The calcium ion (Ca2+) is an important messenger for signal transduction, and the intracellular Ca2+ concentration ([Ca2+]i) changes in response to an excitation of the cell. To reveal the spatiotemporal properties of the propagation of an excitatory signal with action potentials in the primary visual cortical circuit, we conducted a Ca2+ imaging study on slices of the mouse visual cortex. Electrical stimulation of layer 4 evoked [Ca2+]i transients around the stimulus electrode. Subsequently, the high [Ca2+]i region mainly propagated perpendicular to the cortical layer (vertical propagation), with horizontal propagation being restricted. When the excitatory synaptic transmission was blocked, only weak and concentric [Ca2+]i transients were observed. When the action potential was blocked, the [Ca2+]i transients disappeared almost completely. These results suggested that the action potential contributed to the induction of the [Ca2+]i transients, and that excitatory synaptic connections were involved in the propagation of the high [Ca2+]i region in the primary visual cortical circuit. To elucidate the involvement of inhibitory synaptic connections in signal propagation in the primary visual cortex, the GABAA receptor inhibitor bicuculline was applied. In this case, the evoked signal propagated from layer 4 to the entire field of view, and the prolonged [Ca2+]i transients were observed compared with the control condition. Our results suggest that excitatory neurons are widely connected to each other over the entire primary visual cortex with recurrent synapses, and inhibitory neurons play a fundamental role in the organization of functional sub-networks by restricting the propagation of excitation signals.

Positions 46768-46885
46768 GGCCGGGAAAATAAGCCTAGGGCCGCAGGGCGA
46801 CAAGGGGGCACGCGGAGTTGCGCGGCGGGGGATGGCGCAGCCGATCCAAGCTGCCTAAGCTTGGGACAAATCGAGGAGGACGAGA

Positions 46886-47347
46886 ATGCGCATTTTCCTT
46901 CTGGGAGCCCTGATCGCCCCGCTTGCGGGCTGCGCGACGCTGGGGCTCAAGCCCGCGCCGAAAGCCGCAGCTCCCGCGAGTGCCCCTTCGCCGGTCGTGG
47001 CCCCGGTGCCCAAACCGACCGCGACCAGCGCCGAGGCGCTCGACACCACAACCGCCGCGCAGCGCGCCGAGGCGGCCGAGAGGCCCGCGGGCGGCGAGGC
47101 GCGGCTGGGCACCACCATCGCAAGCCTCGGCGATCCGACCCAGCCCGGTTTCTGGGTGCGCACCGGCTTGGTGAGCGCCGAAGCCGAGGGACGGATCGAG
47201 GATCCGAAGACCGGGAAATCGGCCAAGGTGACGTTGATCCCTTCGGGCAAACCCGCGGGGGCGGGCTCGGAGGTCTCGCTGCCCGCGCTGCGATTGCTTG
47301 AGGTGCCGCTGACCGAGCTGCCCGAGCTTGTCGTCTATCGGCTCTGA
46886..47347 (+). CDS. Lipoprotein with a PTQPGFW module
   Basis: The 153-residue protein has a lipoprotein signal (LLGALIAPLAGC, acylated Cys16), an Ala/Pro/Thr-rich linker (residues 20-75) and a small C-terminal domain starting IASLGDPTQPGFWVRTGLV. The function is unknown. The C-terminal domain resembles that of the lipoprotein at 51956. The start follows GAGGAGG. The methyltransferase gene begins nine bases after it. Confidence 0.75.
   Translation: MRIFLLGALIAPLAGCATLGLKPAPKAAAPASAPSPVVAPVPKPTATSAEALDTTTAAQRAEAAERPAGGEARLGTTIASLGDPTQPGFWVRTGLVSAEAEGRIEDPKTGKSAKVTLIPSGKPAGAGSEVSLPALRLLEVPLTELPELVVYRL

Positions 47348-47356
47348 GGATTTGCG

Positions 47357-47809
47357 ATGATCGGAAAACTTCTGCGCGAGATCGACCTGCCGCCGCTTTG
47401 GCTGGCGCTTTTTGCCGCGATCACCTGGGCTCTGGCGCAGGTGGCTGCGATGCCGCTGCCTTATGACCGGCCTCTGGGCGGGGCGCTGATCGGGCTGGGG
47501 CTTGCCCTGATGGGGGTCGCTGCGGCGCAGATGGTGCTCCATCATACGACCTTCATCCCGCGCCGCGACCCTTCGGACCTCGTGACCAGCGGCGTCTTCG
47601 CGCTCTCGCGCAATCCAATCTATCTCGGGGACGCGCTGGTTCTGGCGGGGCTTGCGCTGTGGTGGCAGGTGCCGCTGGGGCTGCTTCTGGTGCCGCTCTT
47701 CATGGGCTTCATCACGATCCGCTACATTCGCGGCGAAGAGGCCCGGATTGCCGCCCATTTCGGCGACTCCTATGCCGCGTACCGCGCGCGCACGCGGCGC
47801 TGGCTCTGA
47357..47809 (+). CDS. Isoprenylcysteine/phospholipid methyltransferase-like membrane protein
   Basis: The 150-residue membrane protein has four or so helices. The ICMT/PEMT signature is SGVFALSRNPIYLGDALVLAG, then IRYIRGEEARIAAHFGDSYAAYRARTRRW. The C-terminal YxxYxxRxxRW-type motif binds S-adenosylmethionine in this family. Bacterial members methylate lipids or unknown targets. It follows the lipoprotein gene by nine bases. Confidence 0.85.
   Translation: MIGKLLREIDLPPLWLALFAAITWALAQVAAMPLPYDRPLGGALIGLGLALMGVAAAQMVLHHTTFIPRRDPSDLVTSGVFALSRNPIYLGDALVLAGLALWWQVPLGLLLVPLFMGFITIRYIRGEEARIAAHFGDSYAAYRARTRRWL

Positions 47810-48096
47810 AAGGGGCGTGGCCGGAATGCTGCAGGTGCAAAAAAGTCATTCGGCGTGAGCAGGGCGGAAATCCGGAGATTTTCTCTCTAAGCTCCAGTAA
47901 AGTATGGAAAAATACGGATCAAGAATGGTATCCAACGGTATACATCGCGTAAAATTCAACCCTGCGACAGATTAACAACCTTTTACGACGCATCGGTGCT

ASJC Scopus subject areas
- Biochemistry, Genetics and Molecular Biology(all)
- Agricultural and Biological Sciences(all)